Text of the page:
• The city continued to be India’s healthiest office market for co-working spaces with 7.8 million sq ft of absorption in Q3 2019. Improved business policies, seamless infrastructure and access to multiple coworking options contributed to the trend.

About SBR Group

SBR Group is an integrated real estate development firm that fulfills all requirements that translates customers dreams of quality living space into reality. SBR GROUP in its 16 years of existence successfully delivered several Infrastructural activities like the Layout Formation, Commercial and Residential complexes.

By 2019, The Group completed two of its landmark projects called ‘The Nest’ with 142 Flats and ‘Horizon’ with 180 flats in East Bangalore. SBR Horizon has also 75000 sq ft of commercial complex with 5 screen multiplex, retail & office space and a food court.

During the buoyant market of 2018-19, the company started three projects viz.
SBR Tejas on Old Madras Road with 120 apartments and a commercial complex of 90000 sq ft with 4 screen multiplexes, foodcourt etc.
SBR Keerthi on Old Madras Road with 217 apartments and a mall of 1,56,000 sq ft with 10 screen multiplex and retail stores.
SBR Pravanika, a purely residential high-rise building, also on Old Madras Road with 220 apartments.

Effect of Covid-19 in Bangalore Market:

During the early months of 2020, the entire World came under the grip of Covid-19 virus. The impact of Coronavirus on the Indian real estate sector was stifling to the point that it brought property transactions to a near-halt last year when the nation went into a complete lockdown between March and June 2020. Since then, the market has taken several strides towards -recovery, and just when it seemed the revival was not far, the country has been struck by yet another wave of the virus, this time, far more fatal. Experts say the recovery of the realty market in India could now prolong until 2022.From halted construction activities to a mass exodus of migrant workers, the year 2020 was a watershed year in the history of economic downturns. From negligible homebuyer enquiries and site visits to incessant curbs on the construction activities, the crisis caught the real estate sector unawares. After a series of lockdowns and restrictions, the country started to get back on its feet by July 2020. The pandemic forced the real estate sector to employ digital business strategies, which led to a rapid transformation of sorts. Resultantly, the share of virtual site visits increased manifold within a span of 2-3 months.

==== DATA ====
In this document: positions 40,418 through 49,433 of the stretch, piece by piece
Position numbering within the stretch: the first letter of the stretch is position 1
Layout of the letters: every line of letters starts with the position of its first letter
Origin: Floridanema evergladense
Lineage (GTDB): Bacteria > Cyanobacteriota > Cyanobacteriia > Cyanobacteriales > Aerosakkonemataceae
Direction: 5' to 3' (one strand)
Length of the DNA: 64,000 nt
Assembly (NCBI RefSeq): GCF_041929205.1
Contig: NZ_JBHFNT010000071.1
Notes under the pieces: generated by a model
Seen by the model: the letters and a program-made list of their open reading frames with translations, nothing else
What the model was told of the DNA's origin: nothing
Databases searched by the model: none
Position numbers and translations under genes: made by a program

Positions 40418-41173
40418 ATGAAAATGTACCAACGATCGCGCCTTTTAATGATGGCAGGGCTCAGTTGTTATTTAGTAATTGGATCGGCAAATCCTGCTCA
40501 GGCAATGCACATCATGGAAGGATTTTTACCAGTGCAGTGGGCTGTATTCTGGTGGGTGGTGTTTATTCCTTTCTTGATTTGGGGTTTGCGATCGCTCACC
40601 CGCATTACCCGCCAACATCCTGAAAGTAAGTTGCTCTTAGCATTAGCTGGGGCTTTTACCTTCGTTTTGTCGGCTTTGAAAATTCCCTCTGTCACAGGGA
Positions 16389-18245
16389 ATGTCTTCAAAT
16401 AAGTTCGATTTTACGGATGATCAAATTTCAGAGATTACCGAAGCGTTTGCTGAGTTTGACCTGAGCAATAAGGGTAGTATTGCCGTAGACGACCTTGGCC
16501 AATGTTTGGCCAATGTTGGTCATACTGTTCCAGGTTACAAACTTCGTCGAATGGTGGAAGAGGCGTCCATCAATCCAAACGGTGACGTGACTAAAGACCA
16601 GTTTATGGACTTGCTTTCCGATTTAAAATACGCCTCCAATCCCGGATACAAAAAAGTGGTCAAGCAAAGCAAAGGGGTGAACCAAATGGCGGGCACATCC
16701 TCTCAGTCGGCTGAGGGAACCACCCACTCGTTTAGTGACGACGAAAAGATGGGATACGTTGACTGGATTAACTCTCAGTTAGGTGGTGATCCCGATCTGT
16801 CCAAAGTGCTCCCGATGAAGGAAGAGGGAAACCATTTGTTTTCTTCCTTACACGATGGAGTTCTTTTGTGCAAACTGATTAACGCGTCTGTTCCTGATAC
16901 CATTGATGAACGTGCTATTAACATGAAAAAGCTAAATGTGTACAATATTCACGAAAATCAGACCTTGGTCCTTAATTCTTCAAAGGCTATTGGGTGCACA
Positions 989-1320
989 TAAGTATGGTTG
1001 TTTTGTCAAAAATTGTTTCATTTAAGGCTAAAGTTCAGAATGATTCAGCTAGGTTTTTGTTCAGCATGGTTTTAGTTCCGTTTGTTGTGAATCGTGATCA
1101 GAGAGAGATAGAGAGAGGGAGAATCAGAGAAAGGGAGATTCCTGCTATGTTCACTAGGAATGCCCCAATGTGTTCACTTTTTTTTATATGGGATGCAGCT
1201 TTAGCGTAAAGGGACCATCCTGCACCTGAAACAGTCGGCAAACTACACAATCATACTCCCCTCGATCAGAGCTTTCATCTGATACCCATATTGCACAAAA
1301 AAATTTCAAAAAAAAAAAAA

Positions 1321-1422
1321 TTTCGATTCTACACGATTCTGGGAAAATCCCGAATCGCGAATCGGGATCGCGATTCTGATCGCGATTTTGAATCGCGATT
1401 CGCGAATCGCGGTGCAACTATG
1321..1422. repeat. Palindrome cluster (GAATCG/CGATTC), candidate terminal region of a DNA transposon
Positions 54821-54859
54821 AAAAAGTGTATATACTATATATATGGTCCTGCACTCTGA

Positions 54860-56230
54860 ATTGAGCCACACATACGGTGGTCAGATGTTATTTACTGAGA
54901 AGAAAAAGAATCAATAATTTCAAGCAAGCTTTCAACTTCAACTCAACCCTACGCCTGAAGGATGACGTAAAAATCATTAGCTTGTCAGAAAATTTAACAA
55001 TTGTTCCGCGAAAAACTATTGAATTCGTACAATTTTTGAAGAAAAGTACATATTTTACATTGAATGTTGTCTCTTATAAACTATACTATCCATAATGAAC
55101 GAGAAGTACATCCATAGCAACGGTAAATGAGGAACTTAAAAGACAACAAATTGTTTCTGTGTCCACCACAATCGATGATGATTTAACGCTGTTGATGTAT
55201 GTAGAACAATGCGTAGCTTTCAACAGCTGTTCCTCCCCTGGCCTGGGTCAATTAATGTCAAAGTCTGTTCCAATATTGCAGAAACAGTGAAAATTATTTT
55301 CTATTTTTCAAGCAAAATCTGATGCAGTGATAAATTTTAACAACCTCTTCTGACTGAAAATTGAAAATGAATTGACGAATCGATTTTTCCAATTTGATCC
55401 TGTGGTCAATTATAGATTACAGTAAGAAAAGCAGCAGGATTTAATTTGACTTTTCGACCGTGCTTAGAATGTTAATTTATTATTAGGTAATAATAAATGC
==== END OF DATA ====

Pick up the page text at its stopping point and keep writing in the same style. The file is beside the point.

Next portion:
The unprecedented scale of the impact of COVID-19 on Indian real estate can be gauged from the fact that the sector has incurred a loss of over Rs 1 lakh crore since the pandemic broke out (Source: KPMG). According to a report by KPMG, the pandemic resulted in a serious liquidity crunch for the real estate developers. The credit shortage brought down the residential sales from four lakh units in 2019-20 to 2.8 lakh units in 2020-21 across the top seven cities of India.

There is an increase in reverse migration across India’s length and breadth as urban residents look to remain safe and be with their families. The peripheries and suburbs may witness the demand for plotted developments and luxury villas offering greener space, enabling social distancing.

For instance, in a city such as Bangalore that is notorious for its traffic, homebuyers have traditionally preferred staying close to their office to save commute time, often at the cost of their lifestyle-related preferences. But that is changing for the better. Many companies have mentioned that their employees will continue to work from home in the wake of the pandemic until June 2021. Consequently, homebuyers are looking to buy properties that are more spacious and located in less populated areas, irrespective of the property’s distance from the workplace.

This trend is reflected in the fact that Bangalore localities, such as Whitefield, Marathahalli, HSR Layout, and Electronic city were high in demand pre-COVID-19, and the same localities have now experienced a decrease in demand. Conversely, new localities that are attracting greater interest from homebuyers post-May 2020 include Horamavu (32 percent), Yelahanka (56 percent), RT Nagar (42 percent), and Hebbal (36 percent).

New launches recovered 68 percent in Q3 2020 compared to pre-COVID-19 levels of Q1 2020. During the last quarter, the majority of the new launches were added in East Bangalore, which accounted for a 37 percent share, closely followed by South Bangalore with a 33 percent share. The city witnessed a majority of the launches in the mid-segment category, accounting for 66 percent of new launches.

SBR Group during Corona Virus-

As Corona Virus and Locked Down had crippled the entire real estate eco system in 2020, SBR Group remained bullish by launching 3 major Projects in Bangalore

SBR Towers:

A 3.5 lacs sq ft of office space, with ground and eleven floors in the Sarjapur Main Road.

SBR Lucky Mall:

A 2.8 lacs Sq.Ft. of retail space in the heart of Electronic City. It’s a Ground and Six Floors with Terrace of Retail, Multiplex, Game zone and Food court.

SBR Gokulam: